Although I connected with “Seven Last Words of the Unarmed” on many levels, I hesitated before taking it to my glee club; I did not want them to think I was pushing an agenda. At the same time, repertoire that deals with issues of social justice is important to me, a part of my philosophy of teaching. It engages our audience, builds a strong sense of community amongst our singers, and can foster musical ubuntu. As Nelson Mandela defined the philosophy, ubuntu holds that our personal humanity is dependent on the humanity of others. Providing a safe place for students to express and process issues that affect us all can be very rewarding and act as another vehicle for bringing change to our world.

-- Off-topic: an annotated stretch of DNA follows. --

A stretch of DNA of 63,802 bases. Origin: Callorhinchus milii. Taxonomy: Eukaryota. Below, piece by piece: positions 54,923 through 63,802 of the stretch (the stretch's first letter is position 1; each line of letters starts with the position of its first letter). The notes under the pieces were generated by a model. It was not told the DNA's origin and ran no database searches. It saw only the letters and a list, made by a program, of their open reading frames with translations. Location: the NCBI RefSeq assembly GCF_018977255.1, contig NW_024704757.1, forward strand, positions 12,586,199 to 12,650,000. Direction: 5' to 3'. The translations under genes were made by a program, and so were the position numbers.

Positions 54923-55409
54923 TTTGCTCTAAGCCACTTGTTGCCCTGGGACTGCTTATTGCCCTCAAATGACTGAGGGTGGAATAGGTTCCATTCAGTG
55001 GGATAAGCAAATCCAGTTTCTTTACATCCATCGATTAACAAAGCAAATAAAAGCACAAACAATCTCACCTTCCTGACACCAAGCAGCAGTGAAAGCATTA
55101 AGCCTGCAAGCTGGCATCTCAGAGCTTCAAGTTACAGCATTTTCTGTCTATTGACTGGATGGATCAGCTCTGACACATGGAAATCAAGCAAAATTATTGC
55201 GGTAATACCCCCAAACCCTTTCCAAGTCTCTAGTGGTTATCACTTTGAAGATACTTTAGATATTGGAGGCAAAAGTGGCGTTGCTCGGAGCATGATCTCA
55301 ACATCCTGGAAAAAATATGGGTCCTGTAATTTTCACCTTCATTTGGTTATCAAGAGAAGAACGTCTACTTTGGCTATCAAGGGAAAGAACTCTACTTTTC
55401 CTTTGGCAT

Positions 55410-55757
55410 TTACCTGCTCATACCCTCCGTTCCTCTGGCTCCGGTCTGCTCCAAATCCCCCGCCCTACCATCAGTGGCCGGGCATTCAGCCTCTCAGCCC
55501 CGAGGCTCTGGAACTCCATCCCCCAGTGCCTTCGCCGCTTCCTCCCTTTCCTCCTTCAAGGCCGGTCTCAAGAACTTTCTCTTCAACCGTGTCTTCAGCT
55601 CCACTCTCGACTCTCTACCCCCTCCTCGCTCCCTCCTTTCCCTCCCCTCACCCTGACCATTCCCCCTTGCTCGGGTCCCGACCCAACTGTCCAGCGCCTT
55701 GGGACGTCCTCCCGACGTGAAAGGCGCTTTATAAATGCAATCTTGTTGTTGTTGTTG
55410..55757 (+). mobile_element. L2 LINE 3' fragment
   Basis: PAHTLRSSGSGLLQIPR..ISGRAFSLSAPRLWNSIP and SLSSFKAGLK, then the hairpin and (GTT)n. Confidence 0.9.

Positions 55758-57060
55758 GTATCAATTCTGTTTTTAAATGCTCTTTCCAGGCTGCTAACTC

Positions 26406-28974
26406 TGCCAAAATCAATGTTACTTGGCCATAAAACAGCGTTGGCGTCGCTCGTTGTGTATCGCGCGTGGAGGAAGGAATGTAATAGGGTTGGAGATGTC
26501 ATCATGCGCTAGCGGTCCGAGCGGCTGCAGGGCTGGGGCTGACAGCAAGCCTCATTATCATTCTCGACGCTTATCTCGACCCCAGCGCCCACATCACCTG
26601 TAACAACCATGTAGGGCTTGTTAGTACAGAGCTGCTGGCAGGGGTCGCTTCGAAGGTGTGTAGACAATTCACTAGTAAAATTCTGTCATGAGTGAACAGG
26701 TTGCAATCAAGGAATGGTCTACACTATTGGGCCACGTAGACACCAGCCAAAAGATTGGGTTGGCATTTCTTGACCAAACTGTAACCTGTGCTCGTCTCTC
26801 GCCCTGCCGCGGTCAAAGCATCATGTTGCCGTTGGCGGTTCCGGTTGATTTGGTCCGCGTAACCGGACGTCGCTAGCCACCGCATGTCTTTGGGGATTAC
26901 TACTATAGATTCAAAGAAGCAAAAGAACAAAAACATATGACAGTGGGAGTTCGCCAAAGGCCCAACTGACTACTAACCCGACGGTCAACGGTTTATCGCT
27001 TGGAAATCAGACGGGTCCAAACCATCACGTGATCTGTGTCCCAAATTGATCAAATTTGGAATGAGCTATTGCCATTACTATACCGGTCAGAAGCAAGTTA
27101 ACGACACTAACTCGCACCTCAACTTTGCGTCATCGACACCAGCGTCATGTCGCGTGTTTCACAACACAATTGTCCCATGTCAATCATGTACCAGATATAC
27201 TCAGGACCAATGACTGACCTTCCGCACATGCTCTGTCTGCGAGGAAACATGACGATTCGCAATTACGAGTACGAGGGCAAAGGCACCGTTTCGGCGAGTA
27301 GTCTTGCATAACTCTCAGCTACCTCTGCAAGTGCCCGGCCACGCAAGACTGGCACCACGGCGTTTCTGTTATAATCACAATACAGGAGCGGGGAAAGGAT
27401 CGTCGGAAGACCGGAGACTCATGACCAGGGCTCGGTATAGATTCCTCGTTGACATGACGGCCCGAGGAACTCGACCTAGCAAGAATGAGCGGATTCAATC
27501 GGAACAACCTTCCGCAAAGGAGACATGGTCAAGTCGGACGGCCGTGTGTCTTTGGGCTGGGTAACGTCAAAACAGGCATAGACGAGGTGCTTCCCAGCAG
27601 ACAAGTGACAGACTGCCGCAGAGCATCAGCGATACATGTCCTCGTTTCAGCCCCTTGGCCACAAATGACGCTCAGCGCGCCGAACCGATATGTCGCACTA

With all of that in mind, I decided to introduce the piece to the chorus. Initially, some members felt performing it would be overly political. We talked about their concerns, and some wrote essays about them. Together we found resonance in the central theme of loss, and that enabled us to get through the journey. Some of our audience expressed similar misgivings, but most of the response was extremely positive. One woman wrote to me, “I’m reminded once again that art, whether it be on a canvas, on a musical staff, or in writing, should not always be comfortable.”
In preparing the premiere of “Seven Last Words of the Unarmed,” I collaborated with Joel and Minneapolis composer J. David Moore. During one of our conversations, David thanked Joel for not making the piece angry, for writing it in a way that invites reflection and meditation. That is exactly how I feel. That is why I needed to do this piece. Choral music has the opportunity not just to educate and entertain, but to motivate and call to action, as “Seven Last Words of the Unarmed” so eloquently demonstrates. I highly recommend the piece to colleagues all across the country.
Performance note from Eugene Rogers: